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June retail sales rise 0.6% led by surge in gas prices


Washington, D.C. Retail sales advanced in June by the largest amount in five months, led by a surge in gasoline prices and a slight rebound in the battered auto sector.

The Commerce Department said Tuesday that retail sales rose 0.6% last month, better than the 0.4% gain that economists had expected. It marked the second consecutive increase and boosted hopes that the economy may be on the verge of a rebound.

While much of the strength came from a price-driven surge at gasoline stations, there was also strength in a number of other areas, including the best showing at auto dealerships since January.

The hope is that the battered consumer, bolstered by tax cuts including in the $787 billion economic stimulus bill, will resume spending in coming months and this will help end a painful recession that is already the longest in post World War II history.

In June, sales of autos and auto parts jumped by 2.3%, the best showing since January. However, even with the gain, auto sales are 14.5% below the level of a year ago, underscoring the troubles in the industry.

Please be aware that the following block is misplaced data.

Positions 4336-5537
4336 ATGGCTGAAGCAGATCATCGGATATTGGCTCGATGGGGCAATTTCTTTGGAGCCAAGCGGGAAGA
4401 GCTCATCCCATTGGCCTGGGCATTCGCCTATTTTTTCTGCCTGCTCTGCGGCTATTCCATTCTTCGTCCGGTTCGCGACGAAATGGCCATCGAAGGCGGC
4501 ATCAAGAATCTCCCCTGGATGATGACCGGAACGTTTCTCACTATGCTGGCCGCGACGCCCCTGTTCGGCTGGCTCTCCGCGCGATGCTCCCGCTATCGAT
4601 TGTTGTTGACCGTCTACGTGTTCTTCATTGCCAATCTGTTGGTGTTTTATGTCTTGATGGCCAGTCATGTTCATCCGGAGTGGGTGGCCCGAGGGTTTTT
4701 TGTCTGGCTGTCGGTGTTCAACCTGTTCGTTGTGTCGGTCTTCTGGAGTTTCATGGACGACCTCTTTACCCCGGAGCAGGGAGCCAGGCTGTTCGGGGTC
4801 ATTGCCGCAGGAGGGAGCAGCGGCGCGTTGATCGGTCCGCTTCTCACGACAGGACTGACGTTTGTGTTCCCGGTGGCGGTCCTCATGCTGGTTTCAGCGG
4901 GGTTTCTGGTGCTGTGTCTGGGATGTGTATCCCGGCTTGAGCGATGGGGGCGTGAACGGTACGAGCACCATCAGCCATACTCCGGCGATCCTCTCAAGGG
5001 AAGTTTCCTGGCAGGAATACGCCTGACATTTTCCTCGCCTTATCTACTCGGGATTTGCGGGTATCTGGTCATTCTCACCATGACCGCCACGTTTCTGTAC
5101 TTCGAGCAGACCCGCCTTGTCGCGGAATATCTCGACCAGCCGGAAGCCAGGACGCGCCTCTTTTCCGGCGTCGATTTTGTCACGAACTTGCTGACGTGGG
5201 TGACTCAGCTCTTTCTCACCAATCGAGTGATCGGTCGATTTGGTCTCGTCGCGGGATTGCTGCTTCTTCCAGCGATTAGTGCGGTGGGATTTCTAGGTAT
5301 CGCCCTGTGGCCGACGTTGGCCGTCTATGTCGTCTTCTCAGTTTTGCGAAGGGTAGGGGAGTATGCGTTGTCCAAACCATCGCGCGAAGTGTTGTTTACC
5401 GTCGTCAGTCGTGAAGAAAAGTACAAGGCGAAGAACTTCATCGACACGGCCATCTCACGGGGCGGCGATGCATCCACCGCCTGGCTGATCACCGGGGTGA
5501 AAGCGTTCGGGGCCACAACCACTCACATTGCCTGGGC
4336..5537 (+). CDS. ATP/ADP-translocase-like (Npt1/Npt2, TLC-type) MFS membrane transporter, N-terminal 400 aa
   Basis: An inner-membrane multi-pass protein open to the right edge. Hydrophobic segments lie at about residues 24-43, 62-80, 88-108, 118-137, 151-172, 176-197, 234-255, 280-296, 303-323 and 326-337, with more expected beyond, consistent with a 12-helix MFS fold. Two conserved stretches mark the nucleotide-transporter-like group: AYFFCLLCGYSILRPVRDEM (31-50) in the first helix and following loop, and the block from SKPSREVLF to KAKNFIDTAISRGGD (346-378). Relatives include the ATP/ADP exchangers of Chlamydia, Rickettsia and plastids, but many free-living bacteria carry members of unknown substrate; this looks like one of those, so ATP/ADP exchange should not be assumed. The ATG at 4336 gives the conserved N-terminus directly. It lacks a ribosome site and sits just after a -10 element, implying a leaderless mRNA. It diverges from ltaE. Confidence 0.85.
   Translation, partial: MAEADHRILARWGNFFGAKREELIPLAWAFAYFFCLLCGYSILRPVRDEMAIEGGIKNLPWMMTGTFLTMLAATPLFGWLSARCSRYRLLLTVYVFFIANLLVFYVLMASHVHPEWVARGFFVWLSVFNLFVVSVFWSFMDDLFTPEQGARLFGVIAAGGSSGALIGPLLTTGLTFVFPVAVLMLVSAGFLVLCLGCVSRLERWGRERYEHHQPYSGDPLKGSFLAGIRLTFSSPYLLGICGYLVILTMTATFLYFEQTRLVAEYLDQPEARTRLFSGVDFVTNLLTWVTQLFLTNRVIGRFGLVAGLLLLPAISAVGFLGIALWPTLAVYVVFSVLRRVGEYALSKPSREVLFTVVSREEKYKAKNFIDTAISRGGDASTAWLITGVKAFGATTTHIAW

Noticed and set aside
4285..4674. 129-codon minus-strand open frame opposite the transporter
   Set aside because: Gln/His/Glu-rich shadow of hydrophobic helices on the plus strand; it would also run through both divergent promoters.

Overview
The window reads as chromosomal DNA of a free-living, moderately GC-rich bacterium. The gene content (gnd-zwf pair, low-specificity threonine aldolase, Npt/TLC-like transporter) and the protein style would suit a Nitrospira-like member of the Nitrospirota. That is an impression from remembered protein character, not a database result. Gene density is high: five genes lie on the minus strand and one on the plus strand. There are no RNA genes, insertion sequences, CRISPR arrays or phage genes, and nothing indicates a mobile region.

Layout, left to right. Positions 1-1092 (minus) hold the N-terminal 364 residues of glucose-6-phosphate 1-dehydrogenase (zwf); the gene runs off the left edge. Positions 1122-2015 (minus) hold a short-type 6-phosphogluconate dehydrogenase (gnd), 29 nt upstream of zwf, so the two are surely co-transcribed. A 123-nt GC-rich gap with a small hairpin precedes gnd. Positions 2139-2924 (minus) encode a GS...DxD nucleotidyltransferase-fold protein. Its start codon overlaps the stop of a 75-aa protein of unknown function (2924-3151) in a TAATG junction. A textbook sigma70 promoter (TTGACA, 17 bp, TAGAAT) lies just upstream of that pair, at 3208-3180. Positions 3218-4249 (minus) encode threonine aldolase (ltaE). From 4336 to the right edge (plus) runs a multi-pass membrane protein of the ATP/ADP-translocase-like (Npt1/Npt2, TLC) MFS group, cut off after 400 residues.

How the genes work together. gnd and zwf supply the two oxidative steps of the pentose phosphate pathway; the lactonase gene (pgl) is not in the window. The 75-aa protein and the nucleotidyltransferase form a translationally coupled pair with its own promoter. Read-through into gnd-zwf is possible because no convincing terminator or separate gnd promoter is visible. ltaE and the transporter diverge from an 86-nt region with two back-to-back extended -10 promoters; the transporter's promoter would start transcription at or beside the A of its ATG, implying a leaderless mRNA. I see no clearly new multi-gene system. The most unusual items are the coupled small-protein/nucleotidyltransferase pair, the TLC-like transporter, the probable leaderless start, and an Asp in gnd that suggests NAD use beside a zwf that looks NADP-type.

Excluding autos, retail sales rose by 0.3% in June, lower than the 0.5% rise that economists had expected.

Much of the strength outside of autos reflected the big jump in gasoline prices during the month, a rise that pushed sales at gasoline stations up by 5% after a similarly large jump in May. Excluding gasoline, retail sales would have risen by 0.3% last month, just half the overall gain.

Sales also showed strength at electronics and appliance stores and at sporting goods stores.

Sales at general merchandise stores, the category that includes nationwide department store chains and such giant retail chains as Wal-Mart Stores, fell by 0.4% following an even bigger 1.7% decline in May. Sales at specialty clothing stores were flat last month.

This dismal showing reflected a report last week showing lackluster chain store sales. Consumers appeared to be shopping for necessities and seeking discounts, buoying discounters but punishing brands such as Abercrombie & Fitch.

Many economists, however, believe that the economy is in the process of stabilizing after a steep nosedive at the end of last year and first three months of this year. Many are forecasting that the overall economy, as measured by the gross domestic product, will begin growing again this July-September quarter.

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